Should the Washington Wizards fire coach Wes Unseld Jr?

Wes Unseld Jr of the Washington Wizards (Photo by Jacob Kupferman/Getty Images)
Wes Unseld Jr of the Washington Wizards (Photo by Jacob Kupferman/Getty Images) /

When Wes Unseld Jr was hired as the Washington Wizards coach shortly before the 2021-2022 season, his reputation as a defensive-minded developmental coach preceded him. He was credited for Nikola Jokic and Jamal Murray’s development and getting a group that was limited defensively group to play an above-league-average level of defense during his tenure as an assistant coach with the Denver Nuggets.

Wizards fans were justifiably optimistic. Many rookie head coaches such as Steve Kerr, Nick Nurse, and Ty Lue had seen tremendous success in the NBA over the last decade. It made a lot of sense to go after a rookie head coach, and Wes Unseld Jr was one of the most well-regarded assistant coaches in the league.

After 1.5 seasons, has the Unseld Jr experiment run its course? How much of the blame for the Wizards’ disappointing performance falls on Unseld Jr? Let’s explore.

Unseld Jr signed a four-year contract with the Wizards. Head coach contracts usually have a team option for the final year. It is generally ill-advised to prematurely fire a coach and have to pay two coaches, especially if you are not a championship contender.

Yet over 100 games are more than enough of a sample size to get a sense of a head coach’s performance. The Wizards’ record under Unseld Jr is a disappointing 46-65. Even considering injuries, it doesn’t get much better. With a healthy Bradley Beal in the lineup, they are 24-34 over the last season and a half. At a certain point, a head coach needs to start making the case for why he deserves to keep his job. Thus far, Wes Unseld Jr has not been making this case.

Defense has been an area that has been lacking from Wes Unseld Jr’s gameplan.

Defense is traditionally the first area a coach can make an impact. A solid defensive scheme, discipline, and effort can go a long way. Wizards currently allow 114.4 points per 100 possessions, good for 24th in defensive efficiency after ranking 25th last year, according to Basketball-Reference data.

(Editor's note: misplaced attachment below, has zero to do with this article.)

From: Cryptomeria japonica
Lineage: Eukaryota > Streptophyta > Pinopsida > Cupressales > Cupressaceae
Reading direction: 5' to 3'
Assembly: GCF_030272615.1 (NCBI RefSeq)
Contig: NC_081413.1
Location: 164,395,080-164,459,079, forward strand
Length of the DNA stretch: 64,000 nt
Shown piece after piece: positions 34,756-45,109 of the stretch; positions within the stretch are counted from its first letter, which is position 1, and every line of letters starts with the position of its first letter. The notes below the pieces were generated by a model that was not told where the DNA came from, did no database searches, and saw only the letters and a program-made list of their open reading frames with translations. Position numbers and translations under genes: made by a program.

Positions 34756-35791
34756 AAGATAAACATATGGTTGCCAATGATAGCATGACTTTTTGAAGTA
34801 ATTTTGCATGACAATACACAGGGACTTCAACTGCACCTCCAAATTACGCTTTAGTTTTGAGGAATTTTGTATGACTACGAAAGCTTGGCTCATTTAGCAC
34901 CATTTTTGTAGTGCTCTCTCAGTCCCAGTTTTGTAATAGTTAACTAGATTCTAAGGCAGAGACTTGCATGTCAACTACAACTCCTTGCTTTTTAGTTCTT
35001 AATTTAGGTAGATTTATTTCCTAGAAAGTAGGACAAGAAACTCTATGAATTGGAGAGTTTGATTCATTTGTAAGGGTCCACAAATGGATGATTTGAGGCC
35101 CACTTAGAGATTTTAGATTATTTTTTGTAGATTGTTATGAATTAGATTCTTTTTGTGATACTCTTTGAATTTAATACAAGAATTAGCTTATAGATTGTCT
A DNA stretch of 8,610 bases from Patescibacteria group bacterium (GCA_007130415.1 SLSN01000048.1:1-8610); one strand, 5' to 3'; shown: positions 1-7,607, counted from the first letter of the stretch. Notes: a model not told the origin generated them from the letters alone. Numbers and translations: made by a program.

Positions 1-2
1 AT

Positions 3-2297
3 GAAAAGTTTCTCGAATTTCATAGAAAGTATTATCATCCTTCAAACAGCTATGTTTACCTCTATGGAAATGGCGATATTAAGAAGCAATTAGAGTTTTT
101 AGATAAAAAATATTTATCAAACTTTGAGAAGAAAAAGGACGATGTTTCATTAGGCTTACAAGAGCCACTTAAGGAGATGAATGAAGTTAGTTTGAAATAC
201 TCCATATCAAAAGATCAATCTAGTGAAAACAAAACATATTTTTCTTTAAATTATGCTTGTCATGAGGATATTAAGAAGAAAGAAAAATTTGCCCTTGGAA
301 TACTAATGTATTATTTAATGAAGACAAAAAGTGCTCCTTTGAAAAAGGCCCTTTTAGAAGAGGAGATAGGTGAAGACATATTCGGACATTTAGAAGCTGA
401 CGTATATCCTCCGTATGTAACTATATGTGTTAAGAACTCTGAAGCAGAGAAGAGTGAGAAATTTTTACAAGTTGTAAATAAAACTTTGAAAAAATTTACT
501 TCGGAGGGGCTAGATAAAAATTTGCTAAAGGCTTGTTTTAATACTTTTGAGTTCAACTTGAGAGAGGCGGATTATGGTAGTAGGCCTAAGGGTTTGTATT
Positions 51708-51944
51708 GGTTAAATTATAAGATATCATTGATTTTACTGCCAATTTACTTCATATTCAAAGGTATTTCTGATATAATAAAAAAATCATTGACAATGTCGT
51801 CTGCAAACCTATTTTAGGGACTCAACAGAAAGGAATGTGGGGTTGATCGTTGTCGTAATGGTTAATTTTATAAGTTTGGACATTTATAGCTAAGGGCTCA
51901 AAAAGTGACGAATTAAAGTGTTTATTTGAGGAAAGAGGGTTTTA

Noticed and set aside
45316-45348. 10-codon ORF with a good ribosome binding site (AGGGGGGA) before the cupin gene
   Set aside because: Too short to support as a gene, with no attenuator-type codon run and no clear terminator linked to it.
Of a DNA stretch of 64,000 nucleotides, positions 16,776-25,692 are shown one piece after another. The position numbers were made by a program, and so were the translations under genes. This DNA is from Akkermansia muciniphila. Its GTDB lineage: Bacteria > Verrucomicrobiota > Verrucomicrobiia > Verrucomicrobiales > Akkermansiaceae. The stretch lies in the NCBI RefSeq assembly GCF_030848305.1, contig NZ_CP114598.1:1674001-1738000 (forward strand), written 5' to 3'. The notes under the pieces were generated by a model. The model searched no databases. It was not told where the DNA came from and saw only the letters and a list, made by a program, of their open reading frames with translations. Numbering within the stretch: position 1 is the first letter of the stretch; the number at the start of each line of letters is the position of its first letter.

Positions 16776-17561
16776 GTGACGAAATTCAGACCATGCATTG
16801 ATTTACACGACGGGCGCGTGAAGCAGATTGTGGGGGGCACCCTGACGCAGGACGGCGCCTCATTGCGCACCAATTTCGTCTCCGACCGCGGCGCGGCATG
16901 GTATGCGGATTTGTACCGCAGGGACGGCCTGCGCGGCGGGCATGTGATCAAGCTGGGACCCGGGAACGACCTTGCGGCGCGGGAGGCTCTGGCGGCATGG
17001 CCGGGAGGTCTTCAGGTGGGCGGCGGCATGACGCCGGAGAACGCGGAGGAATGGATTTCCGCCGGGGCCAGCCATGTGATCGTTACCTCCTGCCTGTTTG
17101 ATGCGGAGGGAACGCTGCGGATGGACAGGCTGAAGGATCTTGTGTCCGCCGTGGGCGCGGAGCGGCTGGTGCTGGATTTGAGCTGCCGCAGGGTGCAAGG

The lack of defensive talent is not a legitimate excuse. Deni Avdija, Kyle Kuzma, Kristaps Porzingis, and Jordan Goodwin are all decent defenders at the very least. Teams with far more limited defensive personnel like the Oklahoma City Thunder, Indiana Pacers, or Sacramento Kings rank better than the Wizards. The Wizards’ defense is somehow even worse with the team’s defensive anchor Porzingis on the floor, allowing 115 points/100 possessions.

Related Story. The Washington Wizards need to sign Jordan Goodwin to a full contract. light

Not only has the defense been underwhelming, but the offense hasn’t been much better.

The Wizards’ offense, ranking 22nd in the league, is equally underwhelming. Watching Porzingis isolate against a solid interior defender following zero ball movement to eventually settle for a contested mid-ranger has been far too familiar an occurrence for Wizards fans. Failure to generate good shots has resulted in the Wizards taking the third-most mid-range shots in the league.

It is incredibly difficult to have an efficient offense when you are this mid-range happy. The Wizards take the 26th most shots around the rim and 18th most three-pointers in the league. This shot distribution is the polar opposite of a modern, healthy offense.

And it’s not like the Wizards don’t have the personnel. This team can take a lot more three-pointers. For example, Bradley Beal is only taking 4.9 threes per game: an unacceptably low number for a player of his caliber and shooting skillset.

Unlike many teams, this team can play 5-out lineups with good spacing thanks to Porzingis’ shooting ability from the center position. Usually, lineups with floor spacers and five shooters are devastating for the opposing defenses to deal with. Yet that has not been the case for the Wizards.

Wes Unseld Jr has failed to live up to expectations in other areas as well.

One area in which Unseld Jr was expected to excel was in young player development. So far, Wes Unseld Jr’s performance has proved to be a mixed bag. In his defense, this front office has not drafted any prospects with high upside or signed any promising young players in a long time. They prefer drafting players they believe to be NBA ready that come with low ceilings.

Still, Avdija turning into a solid defensive player and Corey Kispert evolving into a decent offensive wing have been positives. However, Rui Hachimura and Daniel Gafford showing no substantial improvements, and Johnny Davis not being able to get any minutes so far are certainly not feathers in Unseld Jr’s cap.

In the last few years, Wizards made a difficult and unpopular decision (one that I certainly disagree with). They wanted to try to stay competitive by choosing not to rebuild, trading for Porzingis, and giving Beal the supermax contract. For that decision to bear fruit, the Wizards needed to make the right moves to execute their vision.

Wes Unseld Jr has not proven to be the right man to execute that vision. If you are serious about being a competitive team challenging for a playoff spot, you must cut your losses and find yourself a new head coach.

If you are not, then it might be time to blow it up for a rebuild.

Next. Washington Wizards: is it time to move this former All-Star?. dark